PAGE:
Magazine article Tikkun

The Art and Ethos of Enduring Peace

Magazine article Tikkun

The Art and Ethos of Enduring Peace

Article excerpt

WE ARE, AT LONG LAST, in the midst of a vigorous and comprehensive critique of the U.S. war in Iraq. People throughout the world decry the horrendous loss of lives, both civilian and military, and are critical of the arrogance and poor planning in this administration's attempt at "regime change" in Iraq.

It is vital that we in the peace movement continue our criticism of this war and its enormous costs. It is equally important that we realize that criticism alone is not enough. A strong sense of the folly and cost of this war and this imperial misadventure will not necessarily translate into opposition either to war per se or to American imperialism. We need instead to find a way to talk about alternatives to war in a language that will inspire and mobilize our fellow Americans.

Recognizing A New Vietnam

WHILE MANY IN THE DEMOCRATIC PARTY are now critical of the war in Iraq, they do not necessarily renounce either military force or American imperialism. Robin Toner of the New York Times, in her article "Democrats Are Advised to Broaden Appeal" discusses a report prepared for the Third Way, a political and policy group for centrist Democrats. The authors of the report, William Galston and Elaine Kamarck, call for a foreign policy that "emphasize[s] the importance of the American military as a potential force for good in the world, and in so doing [engages] 'Michael Moore Democrats' who instinctively view American power as suspect."

I am a member of a research team at the University of Missouri affiliated with Global Action to Prevent War, an international coalition-building effort to implement nonviolent alternatives to war and internal armed conflict. We have found that the failure of political strategists to imagine a non-militaristic foreign policy resonates with our work with conservative and moderate students.

In the spring of 2003, as the war in Iraq was getting underway, we found an unsettling juxtaposition of seemingly contradictory ideas. While most of our students thought that the war in Iraq was just, most also believed that the war in Vietnam was a clear example of an unjust war. All, Republican and Democrat alike, could recite the same critique of America's folly in Vietnam: our government lied to us, there was no just cause for the war, and there were too many U.S. casualties. This substantial critique of the war in Vietnam did not translate, however, into a critique of either the justifications for, nor the execution of, the war in Iraq.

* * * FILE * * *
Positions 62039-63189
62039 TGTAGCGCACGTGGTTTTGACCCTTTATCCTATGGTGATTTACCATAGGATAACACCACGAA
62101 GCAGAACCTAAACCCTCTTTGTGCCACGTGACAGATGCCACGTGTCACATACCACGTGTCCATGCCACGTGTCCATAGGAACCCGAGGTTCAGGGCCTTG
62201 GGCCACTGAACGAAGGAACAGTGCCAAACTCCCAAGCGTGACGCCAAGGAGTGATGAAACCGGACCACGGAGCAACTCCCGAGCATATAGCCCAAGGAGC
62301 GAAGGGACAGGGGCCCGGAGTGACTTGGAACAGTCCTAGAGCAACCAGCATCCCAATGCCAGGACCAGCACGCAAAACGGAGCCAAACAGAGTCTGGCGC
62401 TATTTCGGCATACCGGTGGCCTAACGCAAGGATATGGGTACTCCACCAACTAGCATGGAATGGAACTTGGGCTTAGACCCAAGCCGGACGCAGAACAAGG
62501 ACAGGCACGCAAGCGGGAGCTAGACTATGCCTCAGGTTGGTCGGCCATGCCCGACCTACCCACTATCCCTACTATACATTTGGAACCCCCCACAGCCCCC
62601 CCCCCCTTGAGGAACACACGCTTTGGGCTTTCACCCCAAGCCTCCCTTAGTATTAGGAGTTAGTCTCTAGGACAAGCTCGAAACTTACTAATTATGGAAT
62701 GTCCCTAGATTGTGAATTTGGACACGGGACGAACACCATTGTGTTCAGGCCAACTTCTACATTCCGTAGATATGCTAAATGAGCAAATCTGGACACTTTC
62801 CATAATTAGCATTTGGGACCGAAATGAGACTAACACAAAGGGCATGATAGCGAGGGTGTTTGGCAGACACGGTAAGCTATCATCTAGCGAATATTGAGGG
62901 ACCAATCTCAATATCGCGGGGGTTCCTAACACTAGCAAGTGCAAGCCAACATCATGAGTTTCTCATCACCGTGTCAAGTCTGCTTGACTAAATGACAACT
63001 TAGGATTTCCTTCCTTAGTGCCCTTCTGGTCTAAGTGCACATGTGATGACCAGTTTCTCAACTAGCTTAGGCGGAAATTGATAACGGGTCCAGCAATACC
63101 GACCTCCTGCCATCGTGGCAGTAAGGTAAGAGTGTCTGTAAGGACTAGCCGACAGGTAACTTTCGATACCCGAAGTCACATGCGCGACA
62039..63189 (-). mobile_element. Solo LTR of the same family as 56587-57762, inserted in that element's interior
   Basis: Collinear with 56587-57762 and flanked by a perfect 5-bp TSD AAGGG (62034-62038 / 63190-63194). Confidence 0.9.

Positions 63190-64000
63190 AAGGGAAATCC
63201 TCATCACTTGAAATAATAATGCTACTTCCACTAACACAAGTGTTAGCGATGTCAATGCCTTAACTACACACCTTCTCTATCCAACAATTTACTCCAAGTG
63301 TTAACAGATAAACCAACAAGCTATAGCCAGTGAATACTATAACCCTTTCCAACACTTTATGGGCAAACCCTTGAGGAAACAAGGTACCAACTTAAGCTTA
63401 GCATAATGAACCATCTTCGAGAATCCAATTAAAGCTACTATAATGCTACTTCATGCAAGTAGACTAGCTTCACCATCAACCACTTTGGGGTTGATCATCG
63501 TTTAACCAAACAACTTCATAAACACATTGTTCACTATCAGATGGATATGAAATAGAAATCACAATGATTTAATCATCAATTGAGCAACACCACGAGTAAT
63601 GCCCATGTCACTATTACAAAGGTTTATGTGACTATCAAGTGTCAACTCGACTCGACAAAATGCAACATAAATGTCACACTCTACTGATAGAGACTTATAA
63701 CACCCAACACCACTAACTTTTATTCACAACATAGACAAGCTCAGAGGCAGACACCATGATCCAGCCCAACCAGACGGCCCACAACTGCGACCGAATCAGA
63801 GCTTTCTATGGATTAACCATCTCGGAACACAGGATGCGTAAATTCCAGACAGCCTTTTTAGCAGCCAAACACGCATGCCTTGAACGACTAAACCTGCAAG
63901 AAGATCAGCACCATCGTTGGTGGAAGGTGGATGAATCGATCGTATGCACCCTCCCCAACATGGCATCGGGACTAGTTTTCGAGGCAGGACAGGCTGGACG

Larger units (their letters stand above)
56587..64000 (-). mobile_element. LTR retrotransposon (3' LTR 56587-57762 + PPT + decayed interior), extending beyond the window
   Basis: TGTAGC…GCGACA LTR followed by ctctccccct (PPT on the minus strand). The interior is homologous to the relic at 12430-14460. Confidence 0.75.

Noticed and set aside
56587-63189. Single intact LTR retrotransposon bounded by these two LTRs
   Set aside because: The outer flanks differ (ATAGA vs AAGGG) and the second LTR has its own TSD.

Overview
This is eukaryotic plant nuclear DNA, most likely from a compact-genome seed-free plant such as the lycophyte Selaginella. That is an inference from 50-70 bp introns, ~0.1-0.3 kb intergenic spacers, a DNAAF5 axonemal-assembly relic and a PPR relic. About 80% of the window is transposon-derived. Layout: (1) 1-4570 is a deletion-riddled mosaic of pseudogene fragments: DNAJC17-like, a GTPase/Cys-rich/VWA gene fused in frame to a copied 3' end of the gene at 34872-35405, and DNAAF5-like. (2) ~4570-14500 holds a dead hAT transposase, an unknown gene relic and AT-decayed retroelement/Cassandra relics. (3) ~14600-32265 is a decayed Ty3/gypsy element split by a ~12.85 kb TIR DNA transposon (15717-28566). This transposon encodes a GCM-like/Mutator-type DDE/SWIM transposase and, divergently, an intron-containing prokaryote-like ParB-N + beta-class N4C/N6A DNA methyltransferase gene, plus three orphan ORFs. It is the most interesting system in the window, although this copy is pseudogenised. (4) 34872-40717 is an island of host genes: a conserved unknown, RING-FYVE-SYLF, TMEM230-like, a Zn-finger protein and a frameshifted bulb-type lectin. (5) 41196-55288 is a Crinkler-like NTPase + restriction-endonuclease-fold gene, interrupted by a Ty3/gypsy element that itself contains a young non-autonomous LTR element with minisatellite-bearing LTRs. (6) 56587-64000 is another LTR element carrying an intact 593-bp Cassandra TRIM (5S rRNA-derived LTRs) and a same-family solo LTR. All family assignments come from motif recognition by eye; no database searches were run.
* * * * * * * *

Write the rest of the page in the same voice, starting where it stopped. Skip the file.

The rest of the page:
Why is it that wars begin like World War II and end like Vietnam? Author and media critic Norman Soloman describes two common themes in presidential justifications for war: the "benign and even noble intent" of the U.S. government, and the confident assertion that "the latest war is as good as a war can be-necessary, justified, righteous and worth any sorrows to be left in its wake."

How Moral Clarity Can Lead to Violence

HOW DO WE ADDRESS POWERFULLY and clearly the illusions of beneficence and inevitability that justify war? How do we learn to see both the costs of war and our culpability as a nation in excessive and gratuitous violence?

Social psychologist Albert Bandura has described how easy it is for moral clarity and absolutism to lead to cruelty and violence. Bandura describes several dimensions of moral disengagement, the process by which decent human beings commit and justify behaviors that they would otherwise recognize as morally abhorrent.

Bandura has identified five elements that are especially pertinent in the current situation. The first factor is being convinced that one is the bearer of a just cause, and that coercion is required to protect and advance that cause. A second dimension is avoiding the negative consequences of one's behavior through the use of euphemistic language, for example using the term "collateral damage" for the death and injuries caused to civilians, or the terms "professional interrogation techniques," or "softening up" prisoners for interrogation to refer to physical and psychological torture. …

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